The 3 main types of vanilla beans: 1) Madagascar or Burbon-Madagascar Beans (which are the most common and does not contain any Burbon, despite its name. The name came from the French, who planted their first vine on Isle de Burbon), 2) Mexican Beans (has a rich, darker, smoother taste; Some say it gives the best vanilla taste), and 3) Tahitian (not as rich as the previous two, but has a deep, complex flavor. Also, many vanilla-scented perfumes/lotions are scented with tahitian vanilla).
What is the deal with imitation vanilla extract? Be sure to buy "PURE' vanilla extract. Imitation vanilla extract is made from glycoside, found in certain sapwood of certain confiers or from coal extracts. Items labeled "vanilla flavoring" is a combination of pure vanilla extract and imitation vanilla extract.
Vanilla is sold in these forms: beans/pods, extract, powder, and sugar. Vanilla powder are the beans grinded until very fine. Vanilla sugar is when sugar has been "marinating" in vanilla beans. It adds more depth to your regular, plain white sugar.
Vanilla is a flavor that has been tried and true in the pastry world. Think: vanilla cream brulee, French vanilla ice-cream, vanilla cheesecake, and adding vanilla extract to chocolate chip cookies. True vanilla taste is pure, simple, and delicate. Always use pure vanilla extract when baking to bring out the best flavor. Happy Baking!

Sunday, 5 September 2010

All About Flour

Flour is a important and dominate ingredient in the pastry kitchen. By grinding up seeds, cereal grains, roots, or nuts, a powder is formed, thus flour is born. Flour is made up of complex carbohydrates and starches, giving its products structure and form. Flour is classified by which variety of wheat it is milled, the location, and growing conditions. There are strong flours, which have a higher protein content, and weak flours, which have a lower protein content.
A brief overview on popular American flours:
-Bleached versus Unbleached white flour: When flour has been treated with chemicals, it will be labeled "bleached." Bleached flour has less protein than unbleached flour. Some bakers like bleached flour to make their pastries "extra white." I, on the other hand, do not like using bleached flour in any of my products. All purpose flour is a combination of cake and pastry flours.
-Bread Flour: has a higher protein content (13-14%) and is used primary in bread production. Bread flour will have a trace amount of malted barely flour, which helps yeast do its job in the bread making role!
-Cake Flour: Used when making cakes and fine pastries that require little gluten activity. Cake flour has a protein content around 8% and naturally is a pure white color.
-Pastry Flour: Another low portein flour (about 9%) yet a bit "stronger" than cake flour. Mainly used in cookies, quick breads, and some cakes.
-High Gluten Flour: This flour has a high protein content, 14%, and is used for pizza crusts and bagels.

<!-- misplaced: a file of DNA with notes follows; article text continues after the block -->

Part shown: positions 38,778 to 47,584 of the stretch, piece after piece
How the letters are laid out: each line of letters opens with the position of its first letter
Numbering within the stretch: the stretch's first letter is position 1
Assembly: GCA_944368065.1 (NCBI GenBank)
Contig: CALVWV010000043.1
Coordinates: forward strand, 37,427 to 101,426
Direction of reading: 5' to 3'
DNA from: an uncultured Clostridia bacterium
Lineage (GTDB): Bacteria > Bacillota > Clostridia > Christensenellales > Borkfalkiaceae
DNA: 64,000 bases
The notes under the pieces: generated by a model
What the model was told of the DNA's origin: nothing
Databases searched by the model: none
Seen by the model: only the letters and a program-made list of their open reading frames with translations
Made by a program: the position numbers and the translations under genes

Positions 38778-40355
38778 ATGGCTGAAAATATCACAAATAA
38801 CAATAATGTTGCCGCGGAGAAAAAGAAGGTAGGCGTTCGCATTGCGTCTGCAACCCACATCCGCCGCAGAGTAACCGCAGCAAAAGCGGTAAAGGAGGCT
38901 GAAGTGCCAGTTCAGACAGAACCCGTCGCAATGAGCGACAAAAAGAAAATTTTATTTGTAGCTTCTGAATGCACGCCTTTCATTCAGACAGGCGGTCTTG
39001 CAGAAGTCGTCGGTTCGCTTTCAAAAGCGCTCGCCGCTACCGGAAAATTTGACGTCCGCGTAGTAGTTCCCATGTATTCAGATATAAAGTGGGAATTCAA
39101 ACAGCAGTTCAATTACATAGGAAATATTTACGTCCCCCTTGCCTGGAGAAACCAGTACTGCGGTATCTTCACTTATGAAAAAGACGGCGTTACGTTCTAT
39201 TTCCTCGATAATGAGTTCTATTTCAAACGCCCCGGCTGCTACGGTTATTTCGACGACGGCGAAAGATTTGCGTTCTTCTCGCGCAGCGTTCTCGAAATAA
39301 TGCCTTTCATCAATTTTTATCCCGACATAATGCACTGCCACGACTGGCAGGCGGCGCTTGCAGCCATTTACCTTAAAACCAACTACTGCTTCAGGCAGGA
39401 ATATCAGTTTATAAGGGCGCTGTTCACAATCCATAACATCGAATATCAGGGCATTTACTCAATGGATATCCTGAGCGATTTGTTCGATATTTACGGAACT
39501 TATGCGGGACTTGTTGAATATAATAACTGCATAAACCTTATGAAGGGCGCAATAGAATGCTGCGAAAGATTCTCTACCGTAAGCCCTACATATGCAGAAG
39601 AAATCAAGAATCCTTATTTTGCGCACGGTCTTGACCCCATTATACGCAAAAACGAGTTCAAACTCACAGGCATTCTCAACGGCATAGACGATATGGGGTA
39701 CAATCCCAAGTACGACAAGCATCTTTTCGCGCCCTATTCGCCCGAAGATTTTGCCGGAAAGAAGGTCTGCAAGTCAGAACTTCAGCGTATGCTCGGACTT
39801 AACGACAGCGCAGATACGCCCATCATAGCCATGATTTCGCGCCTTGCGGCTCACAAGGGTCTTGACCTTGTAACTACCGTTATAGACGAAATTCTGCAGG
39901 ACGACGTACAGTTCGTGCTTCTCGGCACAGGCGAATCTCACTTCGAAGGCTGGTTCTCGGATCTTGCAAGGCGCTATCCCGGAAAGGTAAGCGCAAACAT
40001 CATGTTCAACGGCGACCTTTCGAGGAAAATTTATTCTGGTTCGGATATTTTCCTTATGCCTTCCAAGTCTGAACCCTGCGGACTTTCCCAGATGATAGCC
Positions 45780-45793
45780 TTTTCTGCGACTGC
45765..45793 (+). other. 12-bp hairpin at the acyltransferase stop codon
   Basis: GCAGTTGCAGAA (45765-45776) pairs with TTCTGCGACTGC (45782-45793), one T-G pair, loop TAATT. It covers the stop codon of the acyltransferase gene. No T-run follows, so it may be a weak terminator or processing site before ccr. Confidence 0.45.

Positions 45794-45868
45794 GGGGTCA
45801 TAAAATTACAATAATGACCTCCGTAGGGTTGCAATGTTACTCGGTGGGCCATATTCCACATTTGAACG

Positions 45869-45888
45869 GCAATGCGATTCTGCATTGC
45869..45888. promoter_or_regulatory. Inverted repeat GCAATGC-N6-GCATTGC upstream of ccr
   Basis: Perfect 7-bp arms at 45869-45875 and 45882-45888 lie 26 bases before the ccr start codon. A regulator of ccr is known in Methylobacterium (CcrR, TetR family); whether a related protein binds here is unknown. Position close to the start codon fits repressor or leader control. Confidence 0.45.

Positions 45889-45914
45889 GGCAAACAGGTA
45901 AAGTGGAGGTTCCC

-Whole wheat Flour: Made by the entire wheat kernel (where are the nutrients are located; white flour only uses about 75% of the wheat kernel) and is a "heavier" than white flour. Used for all baked items in the pastry kitchen and for healthier baked goods.

There are many other flours in the pastry world, esp. for gluten-free baking. Just like buying a good pot roast, buying quality flour is essential because it is the structure behind the baked good. Know about your flour! Happy Baking!

Wednesday, 25 August 2010

Ogranic Foods: A brief overview

Organic foods, esp. produce, are becoming a staple in our local grocery stores. Why? Are organic foods better than non-organic foods? Healthier? Tastier? Here is a brief overview on what is an organic food and why it is better for you and the enviroment.
"Food that is labeled "organic" has been grown or raised without chemical fertilizers, pest killers (pesticides), weed killers, or drugs." Only natural pest killers, natural compost, and zero radiation are used when growing organic produce. The words "natural" and "free-range" are NOT regulated by the FDA, but the word "organic is." Double check your labels!
Organic produce can be costly because the farms are smaller than non-organic farms. Also, farmers feed their cattle organic feed and smaller, organic farms do not get money from the government while big farms do.
Organic foods are better for your body to digest. No odd toxins, pesticides, or germs for your body consume. Non organic produce are grown with chemical fertilizers, weeds are controlled with hericides, and insecticides are used to manage pests and insects. Not only are organic foods better for your body, but they are better for your enviroment and community. More money stays locally and goes straight to the farm, less transportation is needed to get the produce to your grocery store, and fresh food is located right at your finger tips!
Do you have to buy everything organic? Think, to buy, anything that you eat "the skin on." Such as: apples, bell peppers, leaf greens, carrots, berries (all types), peaches, graps, and celery. Organic produce are esp. great for pregnant women, growing children, and people with weak immune systems or food allergies.
Remember, organic foods are grown locally, in smaller batches, and help your community and body! Would you rather spend your money on good, organic produce or expensive doctor visits and prescriptions? Go Green.

Sunday, 22 August 2010

Cake versus Pie Event (August 9th)